The USH1G gene, associated with USH1G, encodes a SANS protein that plays a role in regulating endocytosis-dependent ciliogenesis. At least ten pathogenic variants have been reported, including a 20-nucleotide homozygous deletion (p.Ser278ProfsTer71) found in the original consanguineous Palestinian family1. A second homozygous variant (p.Val132GlyfsTer3), found in a large consanguineous Tunisian family, was important in refining the location of USH1G. Recently a homozygous pathogenic variant (p.Ser243Ter) was found in cochlear-implanted Saudi siblings with cochlear implants, with some atypical retinal findings1.
Currently, there is no treatment for Usher syndrome. The hearing loss can be addressed by the use of hearing aids and cochlear implantation, but the retinal problem remains unsolved. Many clinical trials are currently ongoing with the aim of discovering a new treatment for Usher syndrome.
CENTOGENE offers sequencing and deletion/duplication analysis of the genes in the Usher syndrome panel (ADGRV1, CDH23, CIB2, CLRN1, DFNB31, MYO7A, PCDH15, PDZD7, USH1C, USH1G, USH2A).
The differential diagnosis of Usher syndrome includes the following diseases - depending on the major presenting symptoms:
- Nonsyndromic hearing loss (NSHL) associated with mutations in GJB2 and GJB6
- Nonsyndromic retinitis pigmentosa, caused by mutations in RHO, PRPF31, RP1, ABCA4, CERKL, CRB1 or other RP-related genes
- Deafness-dystonia-optic neuronopathy (DDON), caused by mutations in TIMM8A
- Oculo-acoustic syndromes associated with mitochondrial DNA mutations (MIDD, Kearns-Sayre syndrome)
- Refsum disease caused by mutations in PHYH or PEX7
- Moderate forms of Alström syndrome caused by mutations in ALMS1
- Waardenburg syndrome (WS) caused by mutations in PAX3, EDNRB, EDN3, and SOX10
- Viral infections, diabetic neuropathy, and syndromes involving mitochondrial defects.
CENTOGENE offers an advanced, fast and cost-effective strategy to test large NGS panels and diagnose complex phenotypes based on PCR-free whole genome sequencing and NGS technology. This approach offers an unparalleled advantage by reducing amplification/capture biases and providing sequencing of the entire gene with more uniform coverage.
To confirm/establish the diagnosis, CENTOGENE offers the following testing strategy for Usher syndrome using NGS Panel Genomic targeted towards this specific phenotype:
Step 1: Whole genome sequencing from a single filter card. The sequencing covers the entire gene (coding region, exon/intron boundaries, intronic and promoter) for all the genes included in the Usher syndrome panel. Copy Number Variants analysis derived from NGS data is also included.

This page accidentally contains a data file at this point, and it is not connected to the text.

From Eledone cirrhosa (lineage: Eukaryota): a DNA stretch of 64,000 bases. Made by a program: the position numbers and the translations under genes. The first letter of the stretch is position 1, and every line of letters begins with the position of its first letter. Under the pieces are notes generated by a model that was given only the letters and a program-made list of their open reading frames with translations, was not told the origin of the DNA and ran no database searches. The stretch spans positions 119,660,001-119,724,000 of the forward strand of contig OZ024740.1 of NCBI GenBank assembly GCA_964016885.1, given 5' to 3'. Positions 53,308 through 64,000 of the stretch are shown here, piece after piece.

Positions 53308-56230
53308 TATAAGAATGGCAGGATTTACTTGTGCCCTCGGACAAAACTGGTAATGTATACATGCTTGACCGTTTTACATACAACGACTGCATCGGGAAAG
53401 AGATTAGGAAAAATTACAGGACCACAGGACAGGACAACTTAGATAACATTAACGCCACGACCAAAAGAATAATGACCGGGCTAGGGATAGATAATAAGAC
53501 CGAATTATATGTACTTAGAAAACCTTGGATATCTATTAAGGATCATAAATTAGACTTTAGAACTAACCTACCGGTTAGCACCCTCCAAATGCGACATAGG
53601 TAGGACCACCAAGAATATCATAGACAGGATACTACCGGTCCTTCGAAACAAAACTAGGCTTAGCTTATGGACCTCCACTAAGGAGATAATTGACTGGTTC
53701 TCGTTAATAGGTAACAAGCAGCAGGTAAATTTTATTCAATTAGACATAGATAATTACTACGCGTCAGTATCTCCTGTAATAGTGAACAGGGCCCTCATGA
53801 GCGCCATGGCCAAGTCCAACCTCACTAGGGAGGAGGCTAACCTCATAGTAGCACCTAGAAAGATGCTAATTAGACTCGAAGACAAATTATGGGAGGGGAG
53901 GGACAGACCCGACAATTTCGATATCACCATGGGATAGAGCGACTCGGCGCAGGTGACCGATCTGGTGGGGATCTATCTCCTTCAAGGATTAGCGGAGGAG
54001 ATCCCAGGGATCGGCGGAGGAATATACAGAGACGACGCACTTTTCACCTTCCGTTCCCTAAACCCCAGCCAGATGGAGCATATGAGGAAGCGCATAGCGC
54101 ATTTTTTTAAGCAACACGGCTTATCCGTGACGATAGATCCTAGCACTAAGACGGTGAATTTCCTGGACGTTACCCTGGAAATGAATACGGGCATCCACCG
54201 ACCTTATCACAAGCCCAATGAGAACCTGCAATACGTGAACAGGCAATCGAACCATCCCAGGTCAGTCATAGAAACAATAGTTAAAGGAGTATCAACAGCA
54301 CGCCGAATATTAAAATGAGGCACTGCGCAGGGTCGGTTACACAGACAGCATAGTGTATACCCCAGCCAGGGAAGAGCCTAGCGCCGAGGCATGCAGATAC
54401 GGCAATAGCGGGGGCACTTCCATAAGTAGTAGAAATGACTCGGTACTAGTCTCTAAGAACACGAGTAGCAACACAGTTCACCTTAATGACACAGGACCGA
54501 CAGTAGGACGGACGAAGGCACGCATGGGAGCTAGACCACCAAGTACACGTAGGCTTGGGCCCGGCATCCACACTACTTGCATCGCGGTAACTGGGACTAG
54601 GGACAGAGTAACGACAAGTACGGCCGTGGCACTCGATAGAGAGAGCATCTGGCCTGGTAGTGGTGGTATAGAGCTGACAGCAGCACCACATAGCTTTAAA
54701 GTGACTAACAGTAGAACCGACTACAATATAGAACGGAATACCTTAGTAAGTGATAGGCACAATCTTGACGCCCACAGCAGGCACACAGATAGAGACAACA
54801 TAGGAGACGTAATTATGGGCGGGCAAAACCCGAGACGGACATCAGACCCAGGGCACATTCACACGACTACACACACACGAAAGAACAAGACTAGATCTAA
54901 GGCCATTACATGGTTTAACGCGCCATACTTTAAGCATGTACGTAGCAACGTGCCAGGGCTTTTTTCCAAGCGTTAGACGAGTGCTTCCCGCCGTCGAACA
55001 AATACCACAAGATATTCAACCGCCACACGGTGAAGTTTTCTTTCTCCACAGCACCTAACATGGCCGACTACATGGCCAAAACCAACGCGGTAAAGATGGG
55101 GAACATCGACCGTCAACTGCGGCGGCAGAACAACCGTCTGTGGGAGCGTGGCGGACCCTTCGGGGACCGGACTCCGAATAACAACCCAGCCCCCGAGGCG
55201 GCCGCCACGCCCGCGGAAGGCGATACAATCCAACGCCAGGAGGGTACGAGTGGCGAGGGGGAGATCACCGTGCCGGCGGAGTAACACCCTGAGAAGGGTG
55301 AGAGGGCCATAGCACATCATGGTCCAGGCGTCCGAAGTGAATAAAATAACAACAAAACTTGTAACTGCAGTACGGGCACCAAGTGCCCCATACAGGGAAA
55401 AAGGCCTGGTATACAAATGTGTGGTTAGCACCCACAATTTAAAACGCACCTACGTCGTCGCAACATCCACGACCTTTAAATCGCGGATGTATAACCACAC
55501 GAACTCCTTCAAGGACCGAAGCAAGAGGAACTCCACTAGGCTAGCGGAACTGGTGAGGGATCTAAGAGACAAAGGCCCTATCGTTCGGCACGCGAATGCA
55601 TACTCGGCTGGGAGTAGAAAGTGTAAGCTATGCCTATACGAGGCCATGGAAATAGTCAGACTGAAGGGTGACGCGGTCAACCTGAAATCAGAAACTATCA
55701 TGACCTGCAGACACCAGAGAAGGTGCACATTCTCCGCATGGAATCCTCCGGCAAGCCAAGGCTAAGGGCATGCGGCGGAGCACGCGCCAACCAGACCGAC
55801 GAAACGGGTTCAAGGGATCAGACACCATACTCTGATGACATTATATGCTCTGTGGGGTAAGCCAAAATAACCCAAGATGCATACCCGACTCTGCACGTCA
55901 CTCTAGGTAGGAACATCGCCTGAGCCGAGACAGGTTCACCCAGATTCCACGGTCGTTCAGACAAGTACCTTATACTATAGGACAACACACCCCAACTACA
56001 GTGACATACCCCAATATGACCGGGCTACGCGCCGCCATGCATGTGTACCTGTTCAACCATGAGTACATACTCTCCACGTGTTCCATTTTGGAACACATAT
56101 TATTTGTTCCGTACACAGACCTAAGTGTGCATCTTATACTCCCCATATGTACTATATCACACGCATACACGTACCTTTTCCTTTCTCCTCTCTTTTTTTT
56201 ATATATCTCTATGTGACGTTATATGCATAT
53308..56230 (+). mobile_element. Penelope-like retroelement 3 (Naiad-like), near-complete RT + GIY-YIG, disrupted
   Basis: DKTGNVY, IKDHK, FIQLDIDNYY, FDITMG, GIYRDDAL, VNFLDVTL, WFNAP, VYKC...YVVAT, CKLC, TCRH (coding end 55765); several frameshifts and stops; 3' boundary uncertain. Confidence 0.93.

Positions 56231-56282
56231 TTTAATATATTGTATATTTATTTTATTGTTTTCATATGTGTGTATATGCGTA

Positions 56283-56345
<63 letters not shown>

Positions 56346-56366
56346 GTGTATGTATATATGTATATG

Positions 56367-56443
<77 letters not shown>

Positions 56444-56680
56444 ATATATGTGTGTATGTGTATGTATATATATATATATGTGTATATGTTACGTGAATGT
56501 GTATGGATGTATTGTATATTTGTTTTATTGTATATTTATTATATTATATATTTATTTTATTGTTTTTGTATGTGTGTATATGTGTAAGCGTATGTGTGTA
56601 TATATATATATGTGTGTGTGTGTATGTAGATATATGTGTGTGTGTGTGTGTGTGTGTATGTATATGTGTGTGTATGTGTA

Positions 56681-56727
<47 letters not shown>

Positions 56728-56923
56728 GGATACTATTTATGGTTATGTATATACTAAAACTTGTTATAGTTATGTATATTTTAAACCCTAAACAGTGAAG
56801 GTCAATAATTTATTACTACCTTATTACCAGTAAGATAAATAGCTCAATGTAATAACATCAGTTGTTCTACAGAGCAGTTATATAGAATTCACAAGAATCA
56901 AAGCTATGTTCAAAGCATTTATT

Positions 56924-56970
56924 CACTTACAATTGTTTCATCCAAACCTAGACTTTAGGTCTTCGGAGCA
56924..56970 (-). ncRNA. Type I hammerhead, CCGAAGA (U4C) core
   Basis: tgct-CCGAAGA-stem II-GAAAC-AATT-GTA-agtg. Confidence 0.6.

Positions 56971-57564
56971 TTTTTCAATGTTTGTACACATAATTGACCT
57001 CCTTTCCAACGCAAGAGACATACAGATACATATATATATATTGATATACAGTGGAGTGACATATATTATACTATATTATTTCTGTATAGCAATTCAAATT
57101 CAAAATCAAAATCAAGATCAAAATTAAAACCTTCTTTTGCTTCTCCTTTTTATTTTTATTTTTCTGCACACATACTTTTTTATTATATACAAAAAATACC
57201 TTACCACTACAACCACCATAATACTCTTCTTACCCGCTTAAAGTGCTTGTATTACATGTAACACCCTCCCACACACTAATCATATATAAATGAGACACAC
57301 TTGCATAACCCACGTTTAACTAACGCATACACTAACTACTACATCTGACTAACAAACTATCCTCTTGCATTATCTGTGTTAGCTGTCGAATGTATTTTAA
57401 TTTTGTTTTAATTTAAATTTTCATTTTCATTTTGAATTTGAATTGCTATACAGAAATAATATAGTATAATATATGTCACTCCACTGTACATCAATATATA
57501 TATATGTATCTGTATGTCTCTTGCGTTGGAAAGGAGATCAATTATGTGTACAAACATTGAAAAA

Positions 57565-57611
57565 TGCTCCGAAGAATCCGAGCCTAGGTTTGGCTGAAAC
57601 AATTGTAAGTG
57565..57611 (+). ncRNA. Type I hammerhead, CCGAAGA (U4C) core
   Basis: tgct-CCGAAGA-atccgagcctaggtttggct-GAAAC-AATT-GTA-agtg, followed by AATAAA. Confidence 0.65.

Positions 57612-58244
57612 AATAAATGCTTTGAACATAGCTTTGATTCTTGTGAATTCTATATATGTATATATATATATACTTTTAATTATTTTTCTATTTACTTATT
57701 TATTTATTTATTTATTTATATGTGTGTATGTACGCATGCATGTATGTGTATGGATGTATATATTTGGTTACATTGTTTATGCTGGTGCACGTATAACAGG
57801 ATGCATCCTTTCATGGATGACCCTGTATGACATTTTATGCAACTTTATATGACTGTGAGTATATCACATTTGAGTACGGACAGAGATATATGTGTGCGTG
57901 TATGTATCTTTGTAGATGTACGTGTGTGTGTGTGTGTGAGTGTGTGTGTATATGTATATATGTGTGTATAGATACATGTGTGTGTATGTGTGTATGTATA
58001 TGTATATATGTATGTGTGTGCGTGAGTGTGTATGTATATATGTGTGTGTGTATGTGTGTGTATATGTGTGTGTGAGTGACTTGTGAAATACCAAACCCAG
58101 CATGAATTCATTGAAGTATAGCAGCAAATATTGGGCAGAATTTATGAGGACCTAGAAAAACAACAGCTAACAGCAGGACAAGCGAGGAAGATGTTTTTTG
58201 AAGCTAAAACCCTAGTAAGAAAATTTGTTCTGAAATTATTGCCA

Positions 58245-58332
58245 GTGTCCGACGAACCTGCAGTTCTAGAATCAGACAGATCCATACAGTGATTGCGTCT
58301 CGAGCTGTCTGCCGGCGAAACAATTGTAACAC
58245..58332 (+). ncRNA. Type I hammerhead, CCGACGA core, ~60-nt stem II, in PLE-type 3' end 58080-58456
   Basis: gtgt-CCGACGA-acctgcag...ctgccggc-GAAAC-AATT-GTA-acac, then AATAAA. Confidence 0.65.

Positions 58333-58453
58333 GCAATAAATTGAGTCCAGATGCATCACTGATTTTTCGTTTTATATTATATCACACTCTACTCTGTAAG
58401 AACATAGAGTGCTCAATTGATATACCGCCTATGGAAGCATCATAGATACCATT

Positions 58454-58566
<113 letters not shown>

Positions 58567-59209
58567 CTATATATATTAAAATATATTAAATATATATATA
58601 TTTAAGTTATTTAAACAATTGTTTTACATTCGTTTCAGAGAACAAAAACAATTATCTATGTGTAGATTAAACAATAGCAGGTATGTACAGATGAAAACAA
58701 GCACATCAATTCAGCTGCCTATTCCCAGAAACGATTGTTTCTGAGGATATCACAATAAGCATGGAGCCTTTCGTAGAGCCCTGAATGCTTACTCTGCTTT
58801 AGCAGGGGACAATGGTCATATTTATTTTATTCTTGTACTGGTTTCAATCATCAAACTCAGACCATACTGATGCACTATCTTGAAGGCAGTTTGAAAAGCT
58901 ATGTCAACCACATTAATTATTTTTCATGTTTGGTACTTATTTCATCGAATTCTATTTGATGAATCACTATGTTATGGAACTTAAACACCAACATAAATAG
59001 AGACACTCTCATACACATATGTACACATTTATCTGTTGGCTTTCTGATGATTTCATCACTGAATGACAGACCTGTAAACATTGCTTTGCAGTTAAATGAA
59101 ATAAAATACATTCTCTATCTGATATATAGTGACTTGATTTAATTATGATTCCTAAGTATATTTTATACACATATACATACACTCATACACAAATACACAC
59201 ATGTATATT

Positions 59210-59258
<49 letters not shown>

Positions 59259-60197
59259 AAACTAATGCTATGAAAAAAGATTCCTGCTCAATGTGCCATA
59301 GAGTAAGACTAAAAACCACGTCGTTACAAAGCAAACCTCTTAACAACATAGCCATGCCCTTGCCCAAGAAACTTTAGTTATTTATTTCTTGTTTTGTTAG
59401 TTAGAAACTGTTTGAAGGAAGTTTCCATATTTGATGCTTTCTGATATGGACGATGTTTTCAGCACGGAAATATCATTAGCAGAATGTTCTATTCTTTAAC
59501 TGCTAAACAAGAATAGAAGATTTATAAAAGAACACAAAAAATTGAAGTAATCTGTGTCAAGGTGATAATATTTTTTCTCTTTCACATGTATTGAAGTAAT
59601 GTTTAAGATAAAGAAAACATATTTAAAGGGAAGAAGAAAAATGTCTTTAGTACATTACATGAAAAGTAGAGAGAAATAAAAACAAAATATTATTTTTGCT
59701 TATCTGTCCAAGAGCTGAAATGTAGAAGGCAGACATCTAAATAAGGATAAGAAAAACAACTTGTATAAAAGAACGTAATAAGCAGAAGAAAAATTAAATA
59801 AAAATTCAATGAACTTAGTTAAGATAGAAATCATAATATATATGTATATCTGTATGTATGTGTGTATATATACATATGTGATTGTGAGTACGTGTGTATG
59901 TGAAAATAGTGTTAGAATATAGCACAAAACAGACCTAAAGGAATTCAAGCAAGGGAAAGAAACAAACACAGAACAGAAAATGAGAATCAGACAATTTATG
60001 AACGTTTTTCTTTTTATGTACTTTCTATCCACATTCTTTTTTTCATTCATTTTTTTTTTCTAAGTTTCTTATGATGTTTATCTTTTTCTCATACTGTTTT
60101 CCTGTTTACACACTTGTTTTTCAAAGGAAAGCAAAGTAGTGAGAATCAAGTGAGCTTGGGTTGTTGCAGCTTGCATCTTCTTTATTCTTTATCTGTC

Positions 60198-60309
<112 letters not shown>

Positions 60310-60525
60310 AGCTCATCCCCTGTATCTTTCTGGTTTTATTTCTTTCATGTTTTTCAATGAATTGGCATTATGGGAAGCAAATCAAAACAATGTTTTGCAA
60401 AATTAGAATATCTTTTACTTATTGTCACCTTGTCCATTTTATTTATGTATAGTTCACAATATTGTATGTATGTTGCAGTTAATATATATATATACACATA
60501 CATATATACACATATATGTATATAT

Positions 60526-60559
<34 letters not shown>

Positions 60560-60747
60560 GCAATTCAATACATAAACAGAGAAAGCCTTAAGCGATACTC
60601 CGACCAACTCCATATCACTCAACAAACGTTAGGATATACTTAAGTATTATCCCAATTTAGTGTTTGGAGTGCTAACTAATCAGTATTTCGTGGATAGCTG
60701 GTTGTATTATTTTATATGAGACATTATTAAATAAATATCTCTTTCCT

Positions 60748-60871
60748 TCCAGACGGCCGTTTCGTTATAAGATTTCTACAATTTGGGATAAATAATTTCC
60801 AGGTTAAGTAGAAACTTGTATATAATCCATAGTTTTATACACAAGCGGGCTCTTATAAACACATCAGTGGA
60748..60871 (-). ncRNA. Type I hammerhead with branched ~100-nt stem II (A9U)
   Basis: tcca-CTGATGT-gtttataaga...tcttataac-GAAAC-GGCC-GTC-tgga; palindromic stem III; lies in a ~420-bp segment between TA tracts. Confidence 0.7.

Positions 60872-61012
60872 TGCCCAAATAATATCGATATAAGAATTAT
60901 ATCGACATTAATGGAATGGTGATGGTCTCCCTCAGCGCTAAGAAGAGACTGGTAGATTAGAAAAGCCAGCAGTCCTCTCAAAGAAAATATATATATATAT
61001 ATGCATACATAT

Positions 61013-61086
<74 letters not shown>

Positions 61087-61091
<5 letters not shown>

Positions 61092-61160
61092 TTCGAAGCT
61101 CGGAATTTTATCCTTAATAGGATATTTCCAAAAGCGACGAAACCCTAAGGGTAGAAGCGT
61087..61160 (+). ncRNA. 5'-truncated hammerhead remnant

Step 2: If no clinically relevant variant is identified after analysis of the Usher syndrome panel, we further recommend continuing the bioinformatics analysis of the data using whole genome sequencing to cover those genes which are either implicated in an overlapping phenotype or could be involved in a similar pathway but are not strongly clinically implicated based on the current information in literature.
The following individuals are candidates for Usher syndrome gene testing:
- Individuals with a family history of Usher syndrome and presentation of the most common symptoms, including visual and hearing abnormalities
- Individuals without a positive family history, but with symptoms resembling Usher syndrome
- Individuals with a negative but suspected family history, in order to perform proper genetic counseling (prenatal analyses are recommended in families with affected individuals).
Sequencing, deletion/duplication of genes related to Usher syndrome should be performed in all individuals suspected of having Usher syndrome. In parallel, other genes reported to be related with this clinical phenotype should also be analyzed for the presence of mutations, due to the overlap in many clinical features caused by those particular genes.
Confirmation of a clinical diagnosis through genetic testing can allow for genetic counseling and may direct medical management. Genetic counseling can provide a patient and/or family with the natural history of Usher syndrome, identify at-risk family members, provide information on reproductive risks as well as preconception/prenatal options, and allow for appropriate referral for patient support and/or resources.